Voting Tips and Myths
Past Felony Conviction – If you have a past felony conviction, your voting rights are restored upon release from prison.
If you are a registered voter being held in jail awaiting arraignment, you are eligible to vote by absentee ballot.
Homeless persons – If you are registering to vote but do not have a home address; you can use a street corner or a park as the address. For a mailing address, you can use a shelter, advocacy organization, or an
individual’s address who offers it to you.
Victims of domestic violence – Unlike many other states, Michigan does not have an “address confidentiality” program and voter information is public. If you are concerned about your address being on public record, check with your local city or township clerk’s office.
People with mental / physical disabilities – You will not be disqualified from voting in Michigan on the basis of a mental or physical disability.
Address / Name Change
Moving / Moved within the same city / township – You will only need to change your address. You can use the online ExpressSOS to change your address or update your driver’s license, which updates your voter registration address too.
Moving / Moved to another city or township – You will need to re-register to vote.
Name change – You will need to re-register to vote.
Don’t know if I am registered to vote – You can verify if you are registered to vote by going to the Michigan Voter Information Center at the Secretary of State’s website (https://mvic.sos.state.mi.us)
Addressing Some of the Myths
- Convicted felons cannot vote.
Not True. If you have been convicted and sentenced and are serving the sentence, you would be unable to vote. However, once you have been released from prison, your voting rights are restored.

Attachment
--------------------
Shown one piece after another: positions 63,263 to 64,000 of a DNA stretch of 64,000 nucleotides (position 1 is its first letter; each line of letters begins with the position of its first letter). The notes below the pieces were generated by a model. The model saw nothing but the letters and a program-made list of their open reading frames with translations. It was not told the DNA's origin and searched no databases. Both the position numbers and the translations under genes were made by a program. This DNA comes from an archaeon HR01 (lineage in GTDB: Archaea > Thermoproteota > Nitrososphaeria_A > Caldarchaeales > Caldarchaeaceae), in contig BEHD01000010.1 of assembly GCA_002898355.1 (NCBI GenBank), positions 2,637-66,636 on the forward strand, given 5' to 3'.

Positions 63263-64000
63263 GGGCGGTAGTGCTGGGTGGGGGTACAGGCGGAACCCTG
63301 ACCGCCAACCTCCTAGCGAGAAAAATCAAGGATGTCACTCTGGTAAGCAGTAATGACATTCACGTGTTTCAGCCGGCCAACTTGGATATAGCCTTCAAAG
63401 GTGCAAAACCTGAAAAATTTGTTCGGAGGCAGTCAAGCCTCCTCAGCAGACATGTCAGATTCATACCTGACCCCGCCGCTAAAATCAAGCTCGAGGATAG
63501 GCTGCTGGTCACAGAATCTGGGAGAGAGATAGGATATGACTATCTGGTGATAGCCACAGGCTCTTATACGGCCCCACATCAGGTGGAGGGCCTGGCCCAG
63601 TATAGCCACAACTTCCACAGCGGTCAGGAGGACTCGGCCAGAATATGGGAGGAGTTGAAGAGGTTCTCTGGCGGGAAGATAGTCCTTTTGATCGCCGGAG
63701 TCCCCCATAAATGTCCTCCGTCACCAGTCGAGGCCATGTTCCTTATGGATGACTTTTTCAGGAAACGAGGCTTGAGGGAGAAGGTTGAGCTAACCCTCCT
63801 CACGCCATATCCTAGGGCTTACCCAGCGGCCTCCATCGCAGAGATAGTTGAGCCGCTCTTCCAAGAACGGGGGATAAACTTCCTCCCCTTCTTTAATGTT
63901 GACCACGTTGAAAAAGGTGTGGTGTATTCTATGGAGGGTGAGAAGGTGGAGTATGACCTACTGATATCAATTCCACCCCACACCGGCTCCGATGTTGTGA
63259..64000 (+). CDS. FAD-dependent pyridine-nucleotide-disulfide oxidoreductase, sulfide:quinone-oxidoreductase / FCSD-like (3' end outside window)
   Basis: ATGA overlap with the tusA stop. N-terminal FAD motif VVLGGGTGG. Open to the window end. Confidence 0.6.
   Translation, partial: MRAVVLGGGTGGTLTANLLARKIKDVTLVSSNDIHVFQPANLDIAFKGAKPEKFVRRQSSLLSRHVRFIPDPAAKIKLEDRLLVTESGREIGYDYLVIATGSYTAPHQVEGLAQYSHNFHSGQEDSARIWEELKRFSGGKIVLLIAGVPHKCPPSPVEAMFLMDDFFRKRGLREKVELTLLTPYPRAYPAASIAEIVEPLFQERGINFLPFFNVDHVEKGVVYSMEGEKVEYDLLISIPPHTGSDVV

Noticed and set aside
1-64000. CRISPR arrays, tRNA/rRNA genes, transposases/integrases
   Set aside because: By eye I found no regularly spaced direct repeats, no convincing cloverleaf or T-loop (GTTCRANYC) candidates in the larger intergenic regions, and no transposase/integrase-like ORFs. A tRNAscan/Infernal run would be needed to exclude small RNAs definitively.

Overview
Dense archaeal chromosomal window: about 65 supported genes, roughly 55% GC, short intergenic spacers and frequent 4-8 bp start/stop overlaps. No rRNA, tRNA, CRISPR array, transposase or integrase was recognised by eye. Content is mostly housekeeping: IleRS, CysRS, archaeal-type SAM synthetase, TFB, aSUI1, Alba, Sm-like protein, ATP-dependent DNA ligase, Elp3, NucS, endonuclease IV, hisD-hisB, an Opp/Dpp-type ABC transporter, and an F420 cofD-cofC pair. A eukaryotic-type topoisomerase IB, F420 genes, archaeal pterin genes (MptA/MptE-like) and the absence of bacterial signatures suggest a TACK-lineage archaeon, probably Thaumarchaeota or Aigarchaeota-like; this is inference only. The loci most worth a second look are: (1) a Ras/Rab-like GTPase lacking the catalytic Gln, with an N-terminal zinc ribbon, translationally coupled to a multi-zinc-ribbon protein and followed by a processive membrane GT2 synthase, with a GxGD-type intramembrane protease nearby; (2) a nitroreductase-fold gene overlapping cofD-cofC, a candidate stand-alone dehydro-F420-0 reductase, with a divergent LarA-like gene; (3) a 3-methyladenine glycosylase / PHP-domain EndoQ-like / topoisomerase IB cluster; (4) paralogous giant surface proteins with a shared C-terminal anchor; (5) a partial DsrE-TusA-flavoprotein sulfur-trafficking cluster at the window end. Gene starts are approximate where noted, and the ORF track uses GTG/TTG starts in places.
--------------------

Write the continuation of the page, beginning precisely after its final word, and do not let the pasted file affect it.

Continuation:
- Persons confined to jail or prison cannot register to vote.
Not True. If you are awaiting trial or arraignment you can register to vote and vote by absentee ballot. –Our County Prosecutor confirmed this for Kalamazoo County.
- If I register to vote, I will get called for jury duty.
Not True. The driver’s license database is used to choose potential jurors. Registering to vote does not increase your chances of being chosen for jury duty.
- I have to re-register before every election when I want to vote.
Not True. Once you are registered to vote you remain registered as long as you remain in the same city or township and do not change your name.
- Absentee ballots are not always counted.
Not True. Absentee ballots are always counted. They are as good as voting in person.
- I can vote at any polling place that’s open for an election.
Not True. Each voter is assigned to a specific polling place (precinct) and that is where you must vote.
- I can wear election-related clothing/buttons to the polls.
Not True. If your clothing is election-related, you will be asked to change. If you are wearing a campaign button, you will be asked to remove it.
- I must vote an entire ballot.
Not True. You can vote for a single item on the ballot or only a select set of items and your ballot will be counted for those voted items.
- I can use a camera to take a picture of me and my ballot at the polls.
Not True. You can use a camera (or phone) to take a picture of your ballot in the polling place before submitting it to the tabulator. However, a selfie with the ballot is not permitted.